Rotational Inconsistencies Piling Up During Ohio State’s Losing Stretch

Whether head coach Chris Holtmann is trying to find answers to get Ohio State out of its rut, with the team dropping 10 of its last 11 games, or if it has been the nature of how the Buckeyes’ deep roster has shaken out, OSU has seen a level of inconsistency regarding its rotation during the recent stretch.

Those inconsistencies came to a head during the Buckeyes’ 69-63 loss at the hands of Northwestern on Thursday, as the role of freshman forward Brice Sensabaugh came into question. After being relegated back to the bench, following a stretch in which he started 13 of 14 games, against Michigan on Sunday, Sensabaugh was once again brought off the bench against the Wildcats.

However, in contrast to the 26 minutes he played against the Wolverines, Sensabaugh played just 16 minutes in the loss to the Wildcats and didn’t make his first appearance in the game until more than 7:30 had passed in the first half. Holtmann defended Sensabaugh’s relatively light night, in terms of minutes, noting that it was part of the rotational plan set forth by the Buckeyes against Northwestern.

“Brice is a freshman, he’s being guarded by (the opponent’s) best player,” Holtmann said following the loss on Thursday. “This not an easy thing for a kid.

“Freshmen have moments, we’ll help them the best we can. The young man is fighting hard, give him credit,” he continued. “We’ll find ways to put him in better positions.”

While the situation regarding Sensabaugh’s minutes has come into the spotlight after the loss to Northwestern, it’s just a piece of some other notable question marks surrounding the handling of the rotation.

The most glaring inconsistency lies in Ohio State’s starting lineup. The Buckeyes trotted out the same starting lineup for the first eight games — which consisted of Bruce Thornton, Sean McNeil, Isaac Likekele, Justice Sueing and Zed Key — before Likekele was sidelined due to personal reasons during the month of December. From that point, Holtmann elected to replace Likekele with Sensabaugh and rolled with that starting five for the next six games.

However, Holtmann adjusted at least one piece of the starting lineup in the next eight games, with some changes coming out of necessity due to injury while other moves appeared to be part of an attempt to find a spark with a certain lineup. Against Michigan, Holtmann returned to the original starting five he trotted out to start the season, opting to pull Sensabaugh off of the bench, and utilized the same lineup against Northwestern.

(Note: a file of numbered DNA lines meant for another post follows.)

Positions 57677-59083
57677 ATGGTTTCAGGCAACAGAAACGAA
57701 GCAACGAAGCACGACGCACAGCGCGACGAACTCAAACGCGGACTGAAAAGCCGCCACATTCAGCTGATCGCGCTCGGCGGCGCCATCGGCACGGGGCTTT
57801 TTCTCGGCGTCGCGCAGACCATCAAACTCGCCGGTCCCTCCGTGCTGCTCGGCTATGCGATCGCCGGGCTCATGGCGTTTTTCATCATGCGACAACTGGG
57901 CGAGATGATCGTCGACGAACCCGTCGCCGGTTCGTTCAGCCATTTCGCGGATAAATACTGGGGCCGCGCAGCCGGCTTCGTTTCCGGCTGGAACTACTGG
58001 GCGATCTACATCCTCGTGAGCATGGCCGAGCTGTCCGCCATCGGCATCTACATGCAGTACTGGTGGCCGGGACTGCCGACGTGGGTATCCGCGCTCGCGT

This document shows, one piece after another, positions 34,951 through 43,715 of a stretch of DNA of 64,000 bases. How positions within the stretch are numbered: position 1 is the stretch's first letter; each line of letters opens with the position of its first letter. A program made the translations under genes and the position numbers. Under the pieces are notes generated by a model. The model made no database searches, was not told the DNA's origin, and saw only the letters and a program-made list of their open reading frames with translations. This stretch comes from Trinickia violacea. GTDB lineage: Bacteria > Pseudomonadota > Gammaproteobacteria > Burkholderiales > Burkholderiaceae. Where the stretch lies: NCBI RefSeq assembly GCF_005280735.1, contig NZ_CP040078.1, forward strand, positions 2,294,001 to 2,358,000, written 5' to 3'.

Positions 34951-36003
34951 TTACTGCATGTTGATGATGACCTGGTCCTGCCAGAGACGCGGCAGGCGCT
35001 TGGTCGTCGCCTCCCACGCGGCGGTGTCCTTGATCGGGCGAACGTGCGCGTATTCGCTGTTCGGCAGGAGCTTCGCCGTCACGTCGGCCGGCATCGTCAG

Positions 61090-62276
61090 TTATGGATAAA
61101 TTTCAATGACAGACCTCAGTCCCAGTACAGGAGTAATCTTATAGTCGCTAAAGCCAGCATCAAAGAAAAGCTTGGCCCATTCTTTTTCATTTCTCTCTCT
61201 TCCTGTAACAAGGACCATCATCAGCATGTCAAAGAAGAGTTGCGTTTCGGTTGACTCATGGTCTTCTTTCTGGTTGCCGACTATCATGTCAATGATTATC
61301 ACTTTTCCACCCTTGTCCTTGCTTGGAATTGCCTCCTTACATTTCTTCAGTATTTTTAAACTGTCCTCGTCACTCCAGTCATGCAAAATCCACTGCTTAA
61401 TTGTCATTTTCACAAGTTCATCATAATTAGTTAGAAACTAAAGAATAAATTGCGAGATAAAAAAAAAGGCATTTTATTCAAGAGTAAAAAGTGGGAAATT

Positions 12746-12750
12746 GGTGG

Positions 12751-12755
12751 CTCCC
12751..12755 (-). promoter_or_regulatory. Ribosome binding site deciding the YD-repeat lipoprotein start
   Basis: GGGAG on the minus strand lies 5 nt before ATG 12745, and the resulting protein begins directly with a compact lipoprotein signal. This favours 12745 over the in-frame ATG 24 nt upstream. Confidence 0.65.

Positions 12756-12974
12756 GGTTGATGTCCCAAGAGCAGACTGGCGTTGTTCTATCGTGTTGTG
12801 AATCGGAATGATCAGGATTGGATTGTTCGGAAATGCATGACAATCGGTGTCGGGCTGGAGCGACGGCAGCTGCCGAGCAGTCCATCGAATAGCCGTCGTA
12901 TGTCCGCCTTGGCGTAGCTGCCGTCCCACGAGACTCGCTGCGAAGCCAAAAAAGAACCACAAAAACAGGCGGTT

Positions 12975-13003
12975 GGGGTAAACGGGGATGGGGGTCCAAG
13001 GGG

Although Ohio State’s starting lineup has varied for much of Big Ten play, Holtmann noted that he feels it’s a fluid situation that can change from game to game.

“I like the balance it gives our lineup right now, in terms of some of the really talented wing players in this league and the ability to guard those guys,” Holtmann said on Jan. 23, following the win over Iowa. “I like the balance it gives our team defensively and offensively, but we have multiple guys that can and will start.”

Questions were also raised following the Buckeyes’ 86-70 loss to Indiana on Jan. 28, primarily regarding the playing time of transfer guard Tanner Holden. Outside of Ohio State’s win over Texas Tech on Nov. 23, Holden registered double-digit minutes in each of the Buckeyes’ first 19 contests. However, Holden played just six minutes against Illinois on Jan. 24 and five against the Hoosiers on Jan. 28, all of which came after the game was out of reach.

Since then, Holden played five minutes against Wisconsin, didn’t appear in the loss to Michigan and registered just six minutes against Northwestern — all of which came in the first half. While Holtmann and Holden have both said this will be a developmental year for the former Wright State guard, the Buckeyes’ skipper also acknowledged his decreasing role came as part of an effort to shorten Ohio State’s rotation.

“We’re trying to find a rotation that’s a little bit shorter this time of year,” Holtmann said after the loss to the Hoosiers.

While Holtmann has tinkered with the rotation throughout Big Ten play, and roles have shifted as a result of the game-to-game changes, Sueing — who has been pulled in and out of the starting lineup on several occasions during the stretch — said he feels that the players just need to fill the roles they are given on a night-to-night basis.

“Coach Holtmann, at the end of the game, is going to play the players that he feels like he needs at the time, obviously depending on how they’re playing,” Sueing said on Thursday. “Regardless of who is on the floor, those five guys have to be able to play together well. We all know our strengths and weaknesses and we all know our flaws, we just have to be ready for when your name is called and have to be able to be productive and play hard.”